idknonsense

@mrbomb13 Yeah, I dont think so seeing as how God made them that way.  We are all created equal, no exceptions

mrbomb13
mrbomb13

@mtngoatjoe @mrbomb13 

Well, since the act of homosexuality is a sin, I would think that God would like the people who speak God's Truth more (i.e. the people who speak Christian doctrine).

mrbomb13
mrbomb13

@idknonsense @mrbomb13 

I'm sorry, but TIME Magazine deleted my prior substantive reply.

To re-iterate it, God did not make anyone "gay" or "straight."  There is no religious, philosophical, or scientific support/consensus for that notion.  After all, can you identify a 'gay gene?'

People decide whether to live a gay or straight lifestyle as they progress through life.  After all, how could you know if you're attracted to the same/different gender immediately after coming out of the womb?

Therefore, a person's sexual preference is a choice, and is not pre-ordained by any outside force.

mrbomb13
mrbomb13

@mtngoatjoe @mrbomb13 

Regarding evidence, I would direct you to Leviticus 18:22, in which God directly labels homosexuality as "detestable" (in other versions of the Bible, "an abomination").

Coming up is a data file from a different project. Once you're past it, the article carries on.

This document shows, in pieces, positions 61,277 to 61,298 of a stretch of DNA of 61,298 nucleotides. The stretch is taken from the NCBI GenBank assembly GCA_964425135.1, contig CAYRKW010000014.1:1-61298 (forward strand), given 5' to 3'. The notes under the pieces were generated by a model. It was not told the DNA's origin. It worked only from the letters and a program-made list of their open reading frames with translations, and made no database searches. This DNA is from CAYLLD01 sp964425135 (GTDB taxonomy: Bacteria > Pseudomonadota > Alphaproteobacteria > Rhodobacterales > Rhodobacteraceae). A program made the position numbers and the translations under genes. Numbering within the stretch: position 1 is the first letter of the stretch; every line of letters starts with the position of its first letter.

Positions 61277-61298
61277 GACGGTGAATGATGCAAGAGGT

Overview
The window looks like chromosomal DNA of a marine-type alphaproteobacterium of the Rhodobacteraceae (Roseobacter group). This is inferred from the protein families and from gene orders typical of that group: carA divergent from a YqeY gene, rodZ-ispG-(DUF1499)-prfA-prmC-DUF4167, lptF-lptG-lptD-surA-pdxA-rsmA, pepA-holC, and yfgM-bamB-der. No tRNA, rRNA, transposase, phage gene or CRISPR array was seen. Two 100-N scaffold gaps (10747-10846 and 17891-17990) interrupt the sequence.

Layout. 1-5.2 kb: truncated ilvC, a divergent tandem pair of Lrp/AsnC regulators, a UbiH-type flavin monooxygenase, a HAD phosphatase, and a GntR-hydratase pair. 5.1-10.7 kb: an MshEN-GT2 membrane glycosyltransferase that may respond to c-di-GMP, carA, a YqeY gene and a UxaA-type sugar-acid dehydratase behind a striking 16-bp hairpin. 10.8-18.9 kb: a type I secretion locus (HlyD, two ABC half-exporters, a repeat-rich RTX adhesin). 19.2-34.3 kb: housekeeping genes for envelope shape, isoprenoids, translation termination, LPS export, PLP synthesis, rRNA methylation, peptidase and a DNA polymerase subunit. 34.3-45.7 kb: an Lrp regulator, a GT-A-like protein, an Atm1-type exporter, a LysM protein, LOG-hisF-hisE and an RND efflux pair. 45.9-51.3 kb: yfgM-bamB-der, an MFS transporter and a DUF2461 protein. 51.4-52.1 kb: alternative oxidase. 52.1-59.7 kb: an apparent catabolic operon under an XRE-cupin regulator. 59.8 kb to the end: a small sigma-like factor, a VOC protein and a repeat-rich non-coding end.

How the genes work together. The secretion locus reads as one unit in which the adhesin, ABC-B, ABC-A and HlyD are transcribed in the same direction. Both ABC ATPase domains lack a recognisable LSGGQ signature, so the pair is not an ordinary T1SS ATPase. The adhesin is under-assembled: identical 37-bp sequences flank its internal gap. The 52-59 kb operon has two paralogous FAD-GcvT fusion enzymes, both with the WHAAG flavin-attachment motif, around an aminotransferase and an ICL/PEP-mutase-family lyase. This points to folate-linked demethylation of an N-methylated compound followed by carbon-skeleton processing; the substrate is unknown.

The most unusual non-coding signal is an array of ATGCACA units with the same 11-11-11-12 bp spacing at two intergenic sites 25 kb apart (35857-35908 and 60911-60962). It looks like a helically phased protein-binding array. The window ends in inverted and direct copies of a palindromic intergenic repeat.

Also, it is not in our power to label whether something is "sinful."  That is up to God and the Church.  Therefore, it is not up to us whether homosexuality is a sin.  The matter has already been decided.

Furthermore, God does not make someone homosexual.  Since homosexuality is a sin, God would not doom His Children to a life of sin by making them born with it.  That would be fundamentally unfair and unjust.  It would be like making you or me born as murderers, thieves, rapists, etc..  

However, what we are born with is Free Will.  Through our interactions and experiences, we can choose to be homosexual, murdering, thieving (etc.) as time progresses.  That makes our development fully our own, and independent of a dictatorial God.

mtngoatjoe
mtngoatjoe

@mrbomb13: I see no evidence that homosexuality is a sin. The bible condones many acts and behaviors that most of us consider sinful (think slavery). The prohibition against homosexuality was written in a different time and for a people whose understanding of the world was severely less than ours. But regardless, God makes homosexuals; He does it every day. And to think it is a choice, or that it is immoral, is to spit in the face of God.